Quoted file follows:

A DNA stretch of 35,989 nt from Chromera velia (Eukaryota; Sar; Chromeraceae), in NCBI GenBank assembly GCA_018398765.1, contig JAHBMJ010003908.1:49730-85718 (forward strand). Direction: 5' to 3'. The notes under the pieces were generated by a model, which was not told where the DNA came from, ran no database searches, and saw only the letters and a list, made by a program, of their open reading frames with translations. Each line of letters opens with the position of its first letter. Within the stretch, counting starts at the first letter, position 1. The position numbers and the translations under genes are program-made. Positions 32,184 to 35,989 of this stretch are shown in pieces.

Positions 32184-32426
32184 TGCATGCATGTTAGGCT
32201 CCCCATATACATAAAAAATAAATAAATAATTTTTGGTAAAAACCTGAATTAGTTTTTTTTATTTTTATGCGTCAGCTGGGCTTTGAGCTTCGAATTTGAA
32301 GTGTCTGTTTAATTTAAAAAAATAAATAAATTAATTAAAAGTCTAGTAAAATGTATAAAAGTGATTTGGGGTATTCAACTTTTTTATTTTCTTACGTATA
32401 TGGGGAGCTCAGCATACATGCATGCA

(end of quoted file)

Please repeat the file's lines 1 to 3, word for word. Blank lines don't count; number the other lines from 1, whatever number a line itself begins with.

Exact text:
A DNA stretch of 35,989 nt from Chromera velia (Eukaryota; Sar; Chromeraceae), in NCBI GenBank assembly GCA_018398765.1, contig JAHBMJ010003908.1:49730-85718 (forward strand). Direction: 5' to 3'. The notes under the pieces were generated by a model, which was not told where the DNA came from, ran no database searches, and saw only the letters and a list, made by a program, of their open reading frames with translations. Each line of letters opens with the position of its first letter. Within the stretch, counting starts at the first letter, position 1. The position numbers and the translations under genes are program-made. Positions 32,184 to 35,989 of this stretch are shown in pieces.

Positions 32184-32426
32184 TGCATGCATGTTAGGCT